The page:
When it comes to spending your free time in Tel Aviv, you have endless possibilities: In particular, the sea “in front of the door” offers space for all kinds of sporting activities. From (kite) surfing, swimming, jogging, beach volleyball to the matkot game, one of the Israelis' most popular ball games, and almost a “serious national sport” for Israelis. Many private tournaments are held on the beach on Saturdays. In addition to the noisy city, the 14 km long sandy beach, the bike path along the sea, the promenade and a lot of parks offer space for relaxation.
Tel Aviv attracts many young students, interns and workers from different parts of the world, and therefore also offers a variety of "get together" events in cafes, restaurants and bars. It's pretty easy to get information from social networking sites. There are weekly get-togethers (e.g. FB: Hebrew Happy Hour, Sprachcafé German-Hebrew), where you can practice the language with a tandem partner or simply exchange ideas. In addition, some educational trips (mostly day trips) to Palestine, to the occupied territories, are offered by NGOs in TLV. Those who want to deal with the Israel-Palestine conflict in more detail, or would like to gain a better insight, can book these tours over the Internet and visit cities such as Nablus or Hebron with a local guide.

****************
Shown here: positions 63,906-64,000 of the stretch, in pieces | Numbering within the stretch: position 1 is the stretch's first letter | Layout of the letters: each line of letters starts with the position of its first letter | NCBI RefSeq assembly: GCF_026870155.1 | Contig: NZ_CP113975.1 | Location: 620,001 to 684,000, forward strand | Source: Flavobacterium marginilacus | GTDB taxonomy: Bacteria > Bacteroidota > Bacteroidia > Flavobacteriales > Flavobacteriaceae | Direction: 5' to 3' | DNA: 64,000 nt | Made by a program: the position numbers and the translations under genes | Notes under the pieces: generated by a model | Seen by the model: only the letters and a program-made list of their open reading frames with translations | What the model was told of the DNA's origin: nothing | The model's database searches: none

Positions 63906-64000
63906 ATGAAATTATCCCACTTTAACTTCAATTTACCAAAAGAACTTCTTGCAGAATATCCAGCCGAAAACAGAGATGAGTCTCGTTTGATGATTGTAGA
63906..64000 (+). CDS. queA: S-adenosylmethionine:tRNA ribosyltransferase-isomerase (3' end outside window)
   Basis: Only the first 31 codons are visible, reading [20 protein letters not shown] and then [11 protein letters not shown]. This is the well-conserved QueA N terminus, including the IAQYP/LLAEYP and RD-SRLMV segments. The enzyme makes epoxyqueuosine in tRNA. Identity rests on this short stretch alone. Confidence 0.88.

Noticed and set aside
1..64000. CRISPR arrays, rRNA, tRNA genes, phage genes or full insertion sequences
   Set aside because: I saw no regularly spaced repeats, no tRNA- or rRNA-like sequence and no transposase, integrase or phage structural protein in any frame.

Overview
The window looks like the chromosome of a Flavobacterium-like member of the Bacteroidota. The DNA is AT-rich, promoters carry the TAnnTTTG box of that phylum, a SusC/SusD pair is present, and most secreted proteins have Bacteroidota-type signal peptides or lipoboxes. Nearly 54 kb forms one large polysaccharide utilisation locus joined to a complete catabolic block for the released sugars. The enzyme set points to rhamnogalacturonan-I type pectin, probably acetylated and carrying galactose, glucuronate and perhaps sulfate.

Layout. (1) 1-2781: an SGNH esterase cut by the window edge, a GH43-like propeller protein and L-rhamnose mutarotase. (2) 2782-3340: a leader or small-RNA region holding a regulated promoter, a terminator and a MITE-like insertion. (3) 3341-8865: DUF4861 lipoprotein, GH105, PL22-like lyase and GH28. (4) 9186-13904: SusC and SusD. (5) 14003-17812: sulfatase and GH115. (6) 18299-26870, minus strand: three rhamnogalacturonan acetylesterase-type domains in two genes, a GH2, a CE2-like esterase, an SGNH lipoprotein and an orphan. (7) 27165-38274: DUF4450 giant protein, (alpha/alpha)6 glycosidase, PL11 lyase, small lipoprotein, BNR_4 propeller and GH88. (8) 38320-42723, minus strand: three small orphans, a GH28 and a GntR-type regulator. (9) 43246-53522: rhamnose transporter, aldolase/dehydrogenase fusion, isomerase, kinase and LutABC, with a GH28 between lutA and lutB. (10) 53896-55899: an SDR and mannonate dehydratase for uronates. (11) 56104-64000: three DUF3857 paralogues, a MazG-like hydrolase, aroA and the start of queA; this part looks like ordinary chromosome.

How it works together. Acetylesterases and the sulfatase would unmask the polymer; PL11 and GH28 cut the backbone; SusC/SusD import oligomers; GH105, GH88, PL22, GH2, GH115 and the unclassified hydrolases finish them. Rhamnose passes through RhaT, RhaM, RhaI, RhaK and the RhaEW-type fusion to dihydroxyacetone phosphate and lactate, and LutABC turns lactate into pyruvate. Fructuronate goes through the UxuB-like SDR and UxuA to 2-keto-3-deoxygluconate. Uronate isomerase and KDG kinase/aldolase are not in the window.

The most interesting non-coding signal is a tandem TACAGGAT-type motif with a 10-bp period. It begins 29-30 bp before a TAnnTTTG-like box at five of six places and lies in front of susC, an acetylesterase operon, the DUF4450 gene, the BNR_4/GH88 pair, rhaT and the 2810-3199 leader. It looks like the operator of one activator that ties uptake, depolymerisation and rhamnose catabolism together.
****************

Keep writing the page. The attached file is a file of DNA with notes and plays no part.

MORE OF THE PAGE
Satisfaction with the internship abroad

At my host institution, I was supervised both organizationally by the program coordinator and professionally by a professor from the teaching staff. My direct supervisor had a Bachelor of Arts (Honors) in Psychology and my supervisor a PhD in Human Resources, which also ensured the psychological context. The cooperation with both of them went very well on a professional basis, on a personal basis we had minor differences, which, however, did not prevent us from working together professionally. I was always able to ask questions that I consider extremely important and always received understandable and unambiguous answers. My line manager has given me a lot of responsibility and also given me the opportunity to successfully implement my own work-related projects and provide my feedback. My supervisor was, in the truest sense of the word, a mentor who also gave me psychological advice.